Fine-tune your calf rearing for improved performance


Fine tuning calf rearing with small, continual changes can lead to significant overall improvement, by Ailsa Milnes a vet at #Calfmatters, a proud sponsor of Women in Dairy.

What is Calfmatters Fine Tuning?

Throughout 2020 #Calfmatters is urging farmers to make lots of small, continuous changes on-farm which will add up to make significant improvements in calf wellbeing, health and performance. “Fine tuning what you - and the rest of the farm team do - minimises variation and improves performance efficiency,” says Dr Milnes. “And this approach can really pay dividends in the calf rearing section of the business.

Calf growth rate variations

“Studies have shown that variation in calf growth rates within a farm can be greater than the variation between farms. However, by standardising protocols and the way everyone works by making small changes, it should be possible to make lots of small improvements throughout the system. When added up over the life of the calf, these make a real difference to growth rates and finishing times, and therefore economic performance,” Dr Milnes adds. The concept is referred to as ‘lean management’ and is strongly associated with the car industry. As its heart, is the aim to improve the efficiency of work methods, processes and operations at the same time as standardising what is done. At a recent Women in Dairy meeting held at Hartpury College near Gloucester, the group discussed this principle and shared many hints and tips from their own farms, many of which were simple and relatively straightforward. “At the meeting, we talked about understanding your system - what’s slowing down productivity (are calves robust and able to withstand health challenges) or preventing something from happening at all (using vaccination and calf jackets, for example),” she explains further. “With so many variables – and all dairy units and calf rearing systems being unique to these individual herds and set ups – the sector is ripe for the lean management treatment,” Dr Milnes adds and, as part of #Calfmatters’ 2020 campaign, more hints and tips are being sought from anyone rearing calves.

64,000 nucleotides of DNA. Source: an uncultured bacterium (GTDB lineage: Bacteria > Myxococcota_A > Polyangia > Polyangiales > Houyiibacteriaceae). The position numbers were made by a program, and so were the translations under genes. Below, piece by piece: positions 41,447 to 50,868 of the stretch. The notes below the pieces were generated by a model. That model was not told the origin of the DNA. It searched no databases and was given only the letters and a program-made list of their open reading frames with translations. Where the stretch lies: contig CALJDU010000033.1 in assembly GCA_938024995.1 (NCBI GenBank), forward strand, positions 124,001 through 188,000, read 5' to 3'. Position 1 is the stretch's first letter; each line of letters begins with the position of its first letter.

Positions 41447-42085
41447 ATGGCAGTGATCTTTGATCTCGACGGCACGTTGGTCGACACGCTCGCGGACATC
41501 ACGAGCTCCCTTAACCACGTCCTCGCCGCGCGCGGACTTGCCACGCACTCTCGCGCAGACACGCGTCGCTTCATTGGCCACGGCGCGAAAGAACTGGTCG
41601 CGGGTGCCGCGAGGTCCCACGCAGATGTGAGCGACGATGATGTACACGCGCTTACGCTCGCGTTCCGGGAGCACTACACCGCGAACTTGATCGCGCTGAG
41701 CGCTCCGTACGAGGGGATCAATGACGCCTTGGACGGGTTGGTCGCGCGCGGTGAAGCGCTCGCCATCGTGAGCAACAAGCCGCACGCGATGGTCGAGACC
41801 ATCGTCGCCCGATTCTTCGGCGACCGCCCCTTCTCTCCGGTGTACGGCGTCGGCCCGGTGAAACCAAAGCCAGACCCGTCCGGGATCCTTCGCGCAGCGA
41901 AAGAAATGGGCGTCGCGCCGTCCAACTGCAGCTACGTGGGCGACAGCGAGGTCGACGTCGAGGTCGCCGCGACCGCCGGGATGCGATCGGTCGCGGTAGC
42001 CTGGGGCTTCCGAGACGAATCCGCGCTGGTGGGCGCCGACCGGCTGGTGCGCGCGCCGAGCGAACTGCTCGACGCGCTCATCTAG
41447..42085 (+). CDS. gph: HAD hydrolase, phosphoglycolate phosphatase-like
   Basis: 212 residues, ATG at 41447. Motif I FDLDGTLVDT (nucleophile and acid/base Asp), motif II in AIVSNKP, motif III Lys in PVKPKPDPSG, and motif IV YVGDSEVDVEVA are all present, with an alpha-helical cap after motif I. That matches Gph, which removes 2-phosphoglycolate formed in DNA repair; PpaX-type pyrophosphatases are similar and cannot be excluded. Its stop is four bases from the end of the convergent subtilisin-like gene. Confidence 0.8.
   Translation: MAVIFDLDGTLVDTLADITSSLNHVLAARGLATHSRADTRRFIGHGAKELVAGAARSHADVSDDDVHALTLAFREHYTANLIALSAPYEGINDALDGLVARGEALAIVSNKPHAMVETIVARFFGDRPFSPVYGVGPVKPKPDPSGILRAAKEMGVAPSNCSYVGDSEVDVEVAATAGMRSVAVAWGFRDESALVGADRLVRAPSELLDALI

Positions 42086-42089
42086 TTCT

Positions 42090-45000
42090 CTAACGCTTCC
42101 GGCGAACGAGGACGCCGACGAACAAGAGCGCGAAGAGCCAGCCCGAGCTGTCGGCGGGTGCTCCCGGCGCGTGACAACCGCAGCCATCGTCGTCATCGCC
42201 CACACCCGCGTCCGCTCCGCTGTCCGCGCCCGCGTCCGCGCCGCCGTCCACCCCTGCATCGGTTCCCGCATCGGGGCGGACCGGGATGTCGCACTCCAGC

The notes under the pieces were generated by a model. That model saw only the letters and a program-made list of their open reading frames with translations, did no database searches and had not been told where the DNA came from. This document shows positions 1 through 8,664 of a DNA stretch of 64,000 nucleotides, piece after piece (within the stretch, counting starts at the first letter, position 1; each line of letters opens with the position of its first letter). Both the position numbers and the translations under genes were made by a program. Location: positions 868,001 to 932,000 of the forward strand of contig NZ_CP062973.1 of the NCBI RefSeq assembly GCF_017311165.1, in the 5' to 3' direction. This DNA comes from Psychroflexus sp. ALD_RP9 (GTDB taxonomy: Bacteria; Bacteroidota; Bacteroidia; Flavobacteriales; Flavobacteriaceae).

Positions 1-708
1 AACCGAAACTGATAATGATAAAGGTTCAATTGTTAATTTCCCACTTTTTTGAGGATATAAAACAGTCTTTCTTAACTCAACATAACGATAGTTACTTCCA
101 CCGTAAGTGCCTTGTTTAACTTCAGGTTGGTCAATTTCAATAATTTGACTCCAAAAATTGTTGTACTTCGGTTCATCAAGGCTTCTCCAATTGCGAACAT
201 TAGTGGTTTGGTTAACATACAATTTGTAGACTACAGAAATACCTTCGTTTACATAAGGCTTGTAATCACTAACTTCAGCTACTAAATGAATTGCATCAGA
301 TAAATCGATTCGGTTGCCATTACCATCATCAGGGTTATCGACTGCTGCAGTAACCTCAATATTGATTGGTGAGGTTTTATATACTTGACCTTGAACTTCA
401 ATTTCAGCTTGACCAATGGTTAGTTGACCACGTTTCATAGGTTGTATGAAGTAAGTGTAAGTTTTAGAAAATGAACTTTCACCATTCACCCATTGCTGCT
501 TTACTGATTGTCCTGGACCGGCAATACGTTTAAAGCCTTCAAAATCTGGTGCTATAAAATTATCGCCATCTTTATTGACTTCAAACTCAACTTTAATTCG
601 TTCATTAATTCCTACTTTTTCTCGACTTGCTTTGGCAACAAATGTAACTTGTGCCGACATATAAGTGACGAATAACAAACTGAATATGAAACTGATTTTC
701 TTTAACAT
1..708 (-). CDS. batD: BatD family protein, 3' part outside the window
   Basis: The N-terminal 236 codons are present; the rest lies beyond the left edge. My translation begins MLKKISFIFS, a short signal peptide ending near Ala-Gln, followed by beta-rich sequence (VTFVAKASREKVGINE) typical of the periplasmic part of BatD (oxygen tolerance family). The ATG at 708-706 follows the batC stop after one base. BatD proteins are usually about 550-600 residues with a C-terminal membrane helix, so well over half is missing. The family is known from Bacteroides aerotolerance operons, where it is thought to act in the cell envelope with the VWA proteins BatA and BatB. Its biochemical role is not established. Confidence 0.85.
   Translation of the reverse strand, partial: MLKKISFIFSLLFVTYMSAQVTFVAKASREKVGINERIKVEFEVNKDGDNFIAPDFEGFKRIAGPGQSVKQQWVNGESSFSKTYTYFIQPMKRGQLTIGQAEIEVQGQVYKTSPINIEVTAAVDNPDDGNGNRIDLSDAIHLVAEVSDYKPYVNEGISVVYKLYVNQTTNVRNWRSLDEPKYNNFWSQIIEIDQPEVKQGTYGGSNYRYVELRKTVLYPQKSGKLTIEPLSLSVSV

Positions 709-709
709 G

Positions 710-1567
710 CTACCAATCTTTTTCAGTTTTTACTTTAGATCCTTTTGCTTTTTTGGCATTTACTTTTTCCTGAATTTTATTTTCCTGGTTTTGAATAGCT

Calfmatters top tips competition

Share your best hints and tips with #Calfmatters via the website and the most useful ones will be compiled these into a handy guide to be shared with farmers throughout the country. And everyone who does will be in with the chance to win a fantastic Cosy Calf calf jacket or a racetrack day. Simply submit your top tip here. “Some are already up on the website in the form of short films which talk about factors ranging from colostrum intake to being observant and from housing cleanliness to recording all aspects of performance,” Dr Milnes remarks. “Ultimately, the principle is all about detail – this could be as simple as printing out and putting up a protocol for everyone to see or having a calving kit trolley with everything you need kept in it,” she adds. “Some really successful examples have taken it as far as to have their own calving trolley “parking spaces” and a special calf wheelbarrow which is also set up for easy calf weighing. The limitations are really only our imaginations and we really look forward to hearing from as many producers involved in calf rearing in the coming weeks,” Dr Milnes concludes.

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